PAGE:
Following the memorial service for Richard’s sister, we have had a series of “cracks” in the container of our marriage. Last night, on the new moon, we decided to ritualize our intention to move towards “mending.” During the day, we had each thought of and written down a vow we were inspired to make to the other. After some tears were shed and apologies given and received for the hurt that has been between us this week, we held our Patra vessel and each made our vow to the other. Richard’s vow was long so afterwards, we folded the paper tightly and wrapped it in pink yarn. Afterwards, we lay in bed looking at the vessel, at its many “cracks” and talked about how the making of a vessel is the perfect metaphor for the making of a marriage – over time, the fire both cracks the vessel and makes it stronger, more able to endure the heat, more able to (w)hold together under intense pressure. We slept with the vessel on the nightstand next to our bed. This morning, I placed a pink rose inside it and placed it back on its altar in the center of our home.

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    dianne grob

    Valentine’s Day on Bainbridge Island. Marriage is a vessel that is forever in the process of being created, re-created and fired.

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    Richard Chadek

    …in the quiet of that waiting, we heard, soft yet clear, that this vessel had only a short distance to travel. This afternoon I moved the intentions, poems, blessings and renewed vows that had gathered themselves to and around the beauty of this vessel to another altar; I lit the candles and passed our vessel to Dianne. May it gather yet more clarity, wholeness and beauty around you…

  • Reply
    dianne grob

    In waiting for a clear impulse about where the vessel wanted to travel next, it became clear that it was meant to come to me. Recently having set the intention to heal the personal and collective pain about sexuality that my body carries, the vessel has come into my hands – now – to hold both me and whatever process arises as I move towards fulfillment of this intention. Yesterday, as I anticipated receiving the vessel from Richard, I created an altar to the feminine, using a soft fabric of pink/orange silk and placing on it a nest, a shell, heart-shaped rocks, seed pods, the wing of a flicker and a dried rose – all gifts I’ve received from our beloved earth. The vessel is now in its new home, surrounded by candles and life in its many forms.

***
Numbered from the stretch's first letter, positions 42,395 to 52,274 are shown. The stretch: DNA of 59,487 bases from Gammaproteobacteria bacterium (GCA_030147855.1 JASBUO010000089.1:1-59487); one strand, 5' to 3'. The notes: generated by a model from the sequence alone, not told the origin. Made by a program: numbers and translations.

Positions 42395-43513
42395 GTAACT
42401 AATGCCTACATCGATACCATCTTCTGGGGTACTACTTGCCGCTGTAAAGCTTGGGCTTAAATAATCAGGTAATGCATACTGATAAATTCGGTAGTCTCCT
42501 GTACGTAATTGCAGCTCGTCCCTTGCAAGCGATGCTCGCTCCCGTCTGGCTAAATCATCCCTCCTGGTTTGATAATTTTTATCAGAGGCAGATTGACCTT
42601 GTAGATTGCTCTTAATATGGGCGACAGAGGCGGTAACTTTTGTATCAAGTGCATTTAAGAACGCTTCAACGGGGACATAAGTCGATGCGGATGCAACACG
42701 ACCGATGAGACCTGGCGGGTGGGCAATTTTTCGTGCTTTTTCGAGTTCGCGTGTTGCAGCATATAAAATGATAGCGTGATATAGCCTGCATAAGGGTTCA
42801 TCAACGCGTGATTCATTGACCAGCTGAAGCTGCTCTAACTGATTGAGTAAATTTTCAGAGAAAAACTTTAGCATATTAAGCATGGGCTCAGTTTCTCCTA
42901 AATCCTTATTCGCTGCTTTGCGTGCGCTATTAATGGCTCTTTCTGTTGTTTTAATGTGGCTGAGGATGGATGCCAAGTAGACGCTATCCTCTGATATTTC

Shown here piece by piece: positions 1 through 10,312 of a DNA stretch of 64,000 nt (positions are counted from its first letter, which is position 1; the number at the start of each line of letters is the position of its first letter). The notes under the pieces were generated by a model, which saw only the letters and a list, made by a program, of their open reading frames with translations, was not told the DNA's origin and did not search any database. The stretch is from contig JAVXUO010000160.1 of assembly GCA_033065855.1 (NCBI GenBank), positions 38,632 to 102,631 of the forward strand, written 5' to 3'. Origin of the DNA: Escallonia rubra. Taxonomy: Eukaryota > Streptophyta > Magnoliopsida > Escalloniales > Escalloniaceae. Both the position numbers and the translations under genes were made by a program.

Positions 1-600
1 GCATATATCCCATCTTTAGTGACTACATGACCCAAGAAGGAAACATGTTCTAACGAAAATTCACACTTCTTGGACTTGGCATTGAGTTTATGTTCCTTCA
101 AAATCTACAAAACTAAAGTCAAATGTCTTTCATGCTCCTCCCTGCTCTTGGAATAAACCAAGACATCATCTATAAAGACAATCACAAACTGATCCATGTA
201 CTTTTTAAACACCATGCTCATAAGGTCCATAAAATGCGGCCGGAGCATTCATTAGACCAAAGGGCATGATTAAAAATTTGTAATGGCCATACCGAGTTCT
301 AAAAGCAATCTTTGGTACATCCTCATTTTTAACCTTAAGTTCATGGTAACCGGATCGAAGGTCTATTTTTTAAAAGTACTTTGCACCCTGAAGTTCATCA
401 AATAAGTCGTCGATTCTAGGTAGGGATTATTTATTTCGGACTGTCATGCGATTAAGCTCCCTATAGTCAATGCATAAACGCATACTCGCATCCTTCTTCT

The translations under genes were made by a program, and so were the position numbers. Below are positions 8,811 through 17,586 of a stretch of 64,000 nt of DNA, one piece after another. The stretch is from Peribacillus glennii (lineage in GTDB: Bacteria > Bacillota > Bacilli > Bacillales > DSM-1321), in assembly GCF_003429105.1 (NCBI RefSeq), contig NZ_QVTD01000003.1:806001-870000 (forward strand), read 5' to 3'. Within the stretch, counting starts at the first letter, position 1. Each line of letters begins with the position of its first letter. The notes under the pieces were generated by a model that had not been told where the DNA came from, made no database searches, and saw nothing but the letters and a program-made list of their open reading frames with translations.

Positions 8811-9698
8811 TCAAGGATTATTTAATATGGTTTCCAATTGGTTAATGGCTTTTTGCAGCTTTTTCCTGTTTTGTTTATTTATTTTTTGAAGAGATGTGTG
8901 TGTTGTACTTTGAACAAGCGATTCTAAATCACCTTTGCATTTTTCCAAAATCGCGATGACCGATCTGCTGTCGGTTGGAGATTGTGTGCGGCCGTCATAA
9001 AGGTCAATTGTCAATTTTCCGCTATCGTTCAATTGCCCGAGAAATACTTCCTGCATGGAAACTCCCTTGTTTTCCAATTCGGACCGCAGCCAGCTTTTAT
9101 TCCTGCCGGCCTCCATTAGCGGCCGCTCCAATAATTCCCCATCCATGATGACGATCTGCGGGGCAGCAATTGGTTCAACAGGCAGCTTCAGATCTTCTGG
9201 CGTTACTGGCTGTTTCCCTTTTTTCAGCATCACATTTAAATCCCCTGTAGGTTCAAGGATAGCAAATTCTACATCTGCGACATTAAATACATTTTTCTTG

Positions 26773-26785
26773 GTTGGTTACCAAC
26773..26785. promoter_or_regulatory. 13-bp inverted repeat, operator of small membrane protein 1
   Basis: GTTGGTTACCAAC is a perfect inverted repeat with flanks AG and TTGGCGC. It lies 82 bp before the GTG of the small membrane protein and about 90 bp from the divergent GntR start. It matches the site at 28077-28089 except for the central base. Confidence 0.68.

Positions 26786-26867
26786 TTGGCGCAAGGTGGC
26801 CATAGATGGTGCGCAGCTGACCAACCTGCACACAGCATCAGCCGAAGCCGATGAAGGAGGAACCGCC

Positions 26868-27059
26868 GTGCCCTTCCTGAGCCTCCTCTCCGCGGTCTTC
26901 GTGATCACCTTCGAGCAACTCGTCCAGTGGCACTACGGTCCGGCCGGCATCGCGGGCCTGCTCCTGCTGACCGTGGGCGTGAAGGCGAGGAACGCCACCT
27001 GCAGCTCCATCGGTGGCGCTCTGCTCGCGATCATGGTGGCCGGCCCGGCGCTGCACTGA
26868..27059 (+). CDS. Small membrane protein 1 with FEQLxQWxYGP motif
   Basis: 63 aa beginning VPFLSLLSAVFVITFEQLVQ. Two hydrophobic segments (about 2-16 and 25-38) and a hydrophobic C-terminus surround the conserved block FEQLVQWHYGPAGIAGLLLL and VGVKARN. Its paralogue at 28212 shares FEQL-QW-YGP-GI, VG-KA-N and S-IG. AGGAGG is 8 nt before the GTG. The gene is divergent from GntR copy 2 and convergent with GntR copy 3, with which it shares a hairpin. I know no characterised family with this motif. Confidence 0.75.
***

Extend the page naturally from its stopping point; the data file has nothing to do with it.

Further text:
• Reply
    dianne grob

    May this be a morning of innocent beginning, when the gift within me slips clear of the sticky web of the personal with its hurt and its hauntings, and fixed fortress corners, a morning when I become a pure vessel for what wants to ascend from silence.

  • Reply
    dianne grob

    Yesterday at 10:11am, the moon opened to fullness. At that exact time, I placed the Patra vessel outside, surrounded by moon-round stones. I left it outside all day and all night, collecting the illuminated offering of the moon and the water that was gathering from the gentle rain. Visiting it before going to bed, I stood naked on the deck, allowing the soft drops of rain to touch my skin, feeling the wind on my face, thinking about the vessel gathering to it all the elementals of moonlight, rain and wind. This morning when I brought it inside, I drank from the vessel – the rain tasted like the green earth. “May all that is eternal in me, welcome the wonder of this day; the field of brightness it creates; offering time for each thing to arise and illuminate like the moon.”

  • Reply
    dianne grob

    (Sometimes, it is hard to discern which is greater the shadow or the light)
    You who let yourself feel: enter the breathing that is more than your own.
    Let it brush your cheeks as it divides and rejoins behind you.
    Blessed ones, whole ones, you where the heart begins;
    You are the bow that shoots the arrows and you are the target.
    Fear not the pain, let its weight fall back into the earth;
    for heavy are the mountains, heavy the seas.
    The trees you planted in childhood have grown too heavy.
    You cannot bring them along.
    Give yourself to the air, to what you cannot hold.

  • Reply
    dianne grob

    Yesterday, I spent my last morning with the Patra vessel by taking her into Lake Washington with me. The lake, like the vessel, has held and contained me through the risings and fallings of the tides of my life. Then, last evening, I turned the vessel over to my dear friend, Antonia Greene. It feels that the vessel has come full circle, now, as it will hold Antonia’s preparation and marriage to Rob. This is the poem I read as I offered the vessel to her. May Antonia’s journey these next four months be blessed…..

    Today when persimmons ripen
    Today when fox kits come out of their den to play in the tall grass
    Today when the spotted egg releases its wren song
    Today when the maple unfolds its green leaves
    Today when windows keep their promise to open
    Today when fire keeps its promise to warm
    Today when someone you love has died
    or someone you never met has died
    Today when someone you love has been born
    or someone you will not meet has been born
    Today when rain leaps into the roots of thirsty plants
    Today when starlight bends to restore all that is tired
    Today when someone sits long inside his last sorrow
    Today when someone steps into the heat of her first embrace
    Today, let this vessel bless you.
    As you move towards marriage to your beloved, let it contain all of you
    spoken, silent and surprised
    Sleeping and waking, let it shelter what you are growing.
    This vessel has survived the flame,
    Let its strength hold you.
    Let its emptiness and its fullness be with you in all the days ahead.
    (taken from Jane Kirschfield)

  • Reply
    Lynda Lowe Post author

    This Patra vessel has been witness to many meaningful stories and I was privileged to be present this weekend to one in person at the wedding ceremony of Rob and Antonia. It was a beautiful experience in all ways. And to my surprise, the ceremony concluded with the Patra vessel, water being ritually poured from two small glass pitchers into the bowl, then being offered from the groom’s hands to his beloved to drink, and then from her back to him. I was so moved by this simple and deeply symbolic act. I hope we’ll have some of their photos to post soon, but here is a snapshot of the altar with Patra #69 and the beautiful wedding garden behind it.